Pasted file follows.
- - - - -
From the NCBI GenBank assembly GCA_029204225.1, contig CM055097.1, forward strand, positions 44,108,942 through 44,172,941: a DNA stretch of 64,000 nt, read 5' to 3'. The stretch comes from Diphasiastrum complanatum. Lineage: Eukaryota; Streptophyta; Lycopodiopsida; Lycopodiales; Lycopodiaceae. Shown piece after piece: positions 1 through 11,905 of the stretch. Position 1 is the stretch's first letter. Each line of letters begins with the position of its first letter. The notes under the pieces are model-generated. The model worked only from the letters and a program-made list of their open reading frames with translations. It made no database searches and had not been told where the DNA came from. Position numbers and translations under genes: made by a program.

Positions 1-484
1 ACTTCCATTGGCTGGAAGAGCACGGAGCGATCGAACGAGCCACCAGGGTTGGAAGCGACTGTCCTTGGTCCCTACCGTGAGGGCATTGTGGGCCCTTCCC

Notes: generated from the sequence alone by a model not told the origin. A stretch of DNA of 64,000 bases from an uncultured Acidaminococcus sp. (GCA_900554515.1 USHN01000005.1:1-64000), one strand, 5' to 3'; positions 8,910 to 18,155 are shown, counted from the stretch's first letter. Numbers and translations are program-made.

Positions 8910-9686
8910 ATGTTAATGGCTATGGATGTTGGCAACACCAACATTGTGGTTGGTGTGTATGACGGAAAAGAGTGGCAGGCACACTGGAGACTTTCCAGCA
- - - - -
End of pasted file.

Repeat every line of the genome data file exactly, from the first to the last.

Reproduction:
From the NCBI GenBank assembly GCA_029204225.1, contig CM055097.1, forward strand, positions 44,108,942 through 44,172,941: a DNA stretch of 64,000 nt, read 5' to 3'. The stretch comes from Diphasiastrum complanatum. Lineage: Eukaryota; Streptophyta; Lycopodiopsida; Lycopodiales; Lycopodiaceae. Shown piece after piece: positions 1 through 11,905 of the stretch. Position 1 is the stretch's first letter. Each line of letters begins with the position of its first letter. The notes under the pieces are model-generated. The model worked only from the letters and a program-made list of their open reading frames with translations. It made no database searches and had not been told where the DNA came from. Position numbers and translations under genes: made by a program.

Positions 1-484
1 ACTTCCATTGGCTGGAAGAGCACGGAGCGATCGAACGAGCCACCAGGGTTGGAAGCGACTGTCCTTGGTCCCTACCGTGAGGGCATTGTGGGCCCTTCCC

Notes: generated from the sequence alone by a model not told the origin. A stretch of DNA of 64,000 bases from an uncultured Acidaminococcus sp. (GCA_900554515.1 USHN01000005.1:1-64000), one strand, 5' to 3'; positions 8,910 to 18,155 are shown, counted from the stretch's first letter. Numbers and translations are program-made.

Positions 8910-9686
8910 ATGTTAATGGCTATGGATGTTGGCAACACCAACATTGTGGTTGGTGTGTATGACGGAAAAGAGTGGCAGGCACACTGGAGACTTTCCAGCA